This film is part of Free

A Ride with Uncle Joe

Cockney kids learn road sense the fun way in an entertaining and surprising wartime safety film.

Documentary 1943 11 mins


A friendly truck-driver teaches kerb drill to the local kids in this enjoyable road safety film, set in the outskirts of London in 1943. Apart from the occasional glimpse of a uniformed serviceman, there's little evidence of the war, but there's plenty of period detail - including tin toy cars, no seatbelts, and children playing marbles in the street - to place the film firmly in a bygone age.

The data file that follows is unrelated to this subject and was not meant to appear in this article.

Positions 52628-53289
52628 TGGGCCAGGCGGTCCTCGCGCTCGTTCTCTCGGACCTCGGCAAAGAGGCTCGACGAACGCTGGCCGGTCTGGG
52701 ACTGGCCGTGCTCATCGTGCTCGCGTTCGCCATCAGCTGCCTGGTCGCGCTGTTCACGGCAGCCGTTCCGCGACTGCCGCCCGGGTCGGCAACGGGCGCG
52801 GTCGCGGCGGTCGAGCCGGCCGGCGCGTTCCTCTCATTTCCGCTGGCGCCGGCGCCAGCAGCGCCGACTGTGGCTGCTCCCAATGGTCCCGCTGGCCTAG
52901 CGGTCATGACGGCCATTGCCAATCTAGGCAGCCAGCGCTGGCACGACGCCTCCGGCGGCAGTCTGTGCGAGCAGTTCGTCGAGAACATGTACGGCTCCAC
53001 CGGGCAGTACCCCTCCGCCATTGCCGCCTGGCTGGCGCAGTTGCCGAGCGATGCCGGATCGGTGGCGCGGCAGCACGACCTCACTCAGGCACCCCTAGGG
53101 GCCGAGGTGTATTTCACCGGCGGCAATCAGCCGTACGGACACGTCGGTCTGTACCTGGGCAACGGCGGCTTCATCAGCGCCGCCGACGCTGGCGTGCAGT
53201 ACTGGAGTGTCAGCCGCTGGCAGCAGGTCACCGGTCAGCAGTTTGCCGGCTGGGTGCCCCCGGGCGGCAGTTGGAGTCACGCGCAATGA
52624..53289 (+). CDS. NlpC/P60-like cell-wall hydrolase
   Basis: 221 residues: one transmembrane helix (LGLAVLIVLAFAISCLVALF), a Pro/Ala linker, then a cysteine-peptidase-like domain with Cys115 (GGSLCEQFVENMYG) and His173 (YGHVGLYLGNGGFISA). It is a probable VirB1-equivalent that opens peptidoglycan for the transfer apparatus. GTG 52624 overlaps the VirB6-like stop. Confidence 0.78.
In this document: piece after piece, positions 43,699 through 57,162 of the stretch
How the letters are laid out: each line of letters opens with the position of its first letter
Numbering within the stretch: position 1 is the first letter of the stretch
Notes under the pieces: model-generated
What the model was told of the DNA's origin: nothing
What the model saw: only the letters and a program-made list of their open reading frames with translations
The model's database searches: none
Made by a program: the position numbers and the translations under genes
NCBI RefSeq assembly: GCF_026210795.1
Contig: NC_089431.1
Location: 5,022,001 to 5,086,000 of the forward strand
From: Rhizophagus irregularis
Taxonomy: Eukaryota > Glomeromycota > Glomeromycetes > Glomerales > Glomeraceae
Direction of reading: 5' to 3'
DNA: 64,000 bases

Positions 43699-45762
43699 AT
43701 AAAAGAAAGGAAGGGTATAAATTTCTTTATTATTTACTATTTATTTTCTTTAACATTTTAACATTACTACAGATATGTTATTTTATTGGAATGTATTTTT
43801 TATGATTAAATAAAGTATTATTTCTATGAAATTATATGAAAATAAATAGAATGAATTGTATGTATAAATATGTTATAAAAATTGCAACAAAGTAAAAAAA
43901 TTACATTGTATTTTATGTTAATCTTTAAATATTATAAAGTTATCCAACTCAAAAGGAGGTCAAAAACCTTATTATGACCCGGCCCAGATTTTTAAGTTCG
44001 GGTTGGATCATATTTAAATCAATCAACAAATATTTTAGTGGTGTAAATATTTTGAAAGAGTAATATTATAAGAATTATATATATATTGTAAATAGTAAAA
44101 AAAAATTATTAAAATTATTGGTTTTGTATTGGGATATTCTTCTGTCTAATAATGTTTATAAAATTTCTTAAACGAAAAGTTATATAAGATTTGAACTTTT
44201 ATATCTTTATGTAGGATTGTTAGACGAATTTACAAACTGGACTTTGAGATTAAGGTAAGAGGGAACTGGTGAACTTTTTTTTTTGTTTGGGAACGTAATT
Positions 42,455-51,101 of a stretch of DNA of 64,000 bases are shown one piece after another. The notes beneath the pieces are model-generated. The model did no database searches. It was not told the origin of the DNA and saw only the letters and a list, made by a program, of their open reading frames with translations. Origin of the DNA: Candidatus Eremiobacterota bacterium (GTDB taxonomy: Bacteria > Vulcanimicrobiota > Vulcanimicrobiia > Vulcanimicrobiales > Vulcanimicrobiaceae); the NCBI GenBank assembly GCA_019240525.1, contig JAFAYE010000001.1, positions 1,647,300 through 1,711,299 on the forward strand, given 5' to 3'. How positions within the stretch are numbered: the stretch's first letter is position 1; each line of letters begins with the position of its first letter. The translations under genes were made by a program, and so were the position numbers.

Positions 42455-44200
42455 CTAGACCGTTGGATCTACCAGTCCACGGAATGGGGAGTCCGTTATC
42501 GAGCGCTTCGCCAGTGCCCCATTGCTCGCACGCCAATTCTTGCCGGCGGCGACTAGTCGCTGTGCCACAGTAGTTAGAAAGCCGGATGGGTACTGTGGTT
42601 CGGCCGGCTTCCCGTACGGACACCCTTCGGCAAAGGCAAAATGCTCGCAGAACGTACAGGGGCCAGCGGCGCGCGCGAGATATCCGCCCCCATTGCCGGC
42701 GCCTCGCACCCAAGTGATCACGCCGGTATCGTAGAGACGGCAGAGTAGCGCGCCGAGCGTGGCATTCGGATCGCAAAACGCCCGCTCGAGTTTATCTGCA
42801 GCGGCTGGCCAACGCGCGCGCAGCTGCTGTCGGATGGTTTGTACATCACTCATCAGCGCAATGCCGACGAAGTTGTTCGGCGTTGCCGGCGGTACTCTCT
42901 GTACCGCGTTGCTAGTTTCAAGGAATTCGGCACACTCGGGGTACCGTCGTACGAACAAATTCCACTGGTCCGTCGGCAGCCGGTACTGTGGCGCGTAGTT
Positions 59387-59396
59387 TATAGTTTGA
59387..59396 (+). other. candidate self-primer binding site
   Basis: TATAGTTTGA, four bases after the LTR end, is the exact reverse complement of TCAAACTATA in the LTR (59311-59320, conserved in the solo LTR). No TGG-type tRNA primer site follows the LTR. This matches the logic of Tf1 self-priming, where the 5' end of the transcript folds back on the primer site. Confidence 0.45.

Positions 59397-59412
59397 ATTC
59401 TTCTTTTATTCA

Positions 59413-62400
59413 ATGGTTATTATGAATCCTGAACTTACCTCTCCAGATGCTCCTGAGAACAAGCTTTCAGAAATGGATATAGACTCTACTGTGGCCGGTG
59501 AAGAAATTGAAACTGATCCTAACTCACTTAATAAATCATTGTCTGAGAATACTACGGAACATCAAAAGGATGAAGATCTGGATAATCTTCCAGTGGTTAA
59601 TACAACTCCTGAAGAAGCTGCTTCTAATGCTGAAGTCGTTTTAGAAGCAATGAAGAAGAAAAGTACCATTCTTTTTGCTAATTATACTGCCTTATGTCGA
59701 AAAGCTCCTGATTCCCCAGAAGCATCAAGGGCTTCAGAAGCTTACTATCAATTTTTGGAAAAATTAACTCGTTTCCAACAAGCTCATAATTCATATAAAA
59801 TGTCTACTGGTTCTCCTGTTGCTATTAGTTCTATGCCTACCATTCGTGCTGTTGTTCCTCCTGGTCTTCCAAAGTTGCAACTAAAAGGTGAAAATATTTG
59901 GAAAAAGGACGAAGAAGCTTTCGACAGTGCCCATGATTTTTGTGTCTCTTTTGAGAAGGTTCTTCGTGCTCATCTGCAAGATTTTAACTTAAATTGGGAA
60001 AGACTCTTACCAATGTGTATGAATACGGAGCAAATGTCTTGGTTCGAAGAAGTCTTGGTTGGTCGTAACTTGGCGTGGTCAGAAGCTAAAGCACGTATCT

In marked contrast to public information films targeted at children in later decades - when no stranger, however familiar or friendly, was to be trusted - 'Uncle Joe' is portrayed as a benevolent figure. With many fathers and older brothers away on active service and mothers engaged in essential war work, it would have been entirely acceptable, even actively encouraged for a man known to the local community to take an interest in the safety of neighbourhood children. Chirpy truck-driver Joe is played by Fred Griffiths, a firefighter during WWII who was also a qualified London cabbie. This is likely to be one of his earliest appearances on film: he became a professional actor by chance after he appeared in Humphrey Jennings's acclaimed Fires Were Started (1943, also on BFI Player). This government film is a public record, preserved and presented by the BFI National Archive on behalf of The National Archives, home to more than 1,000 years of British history.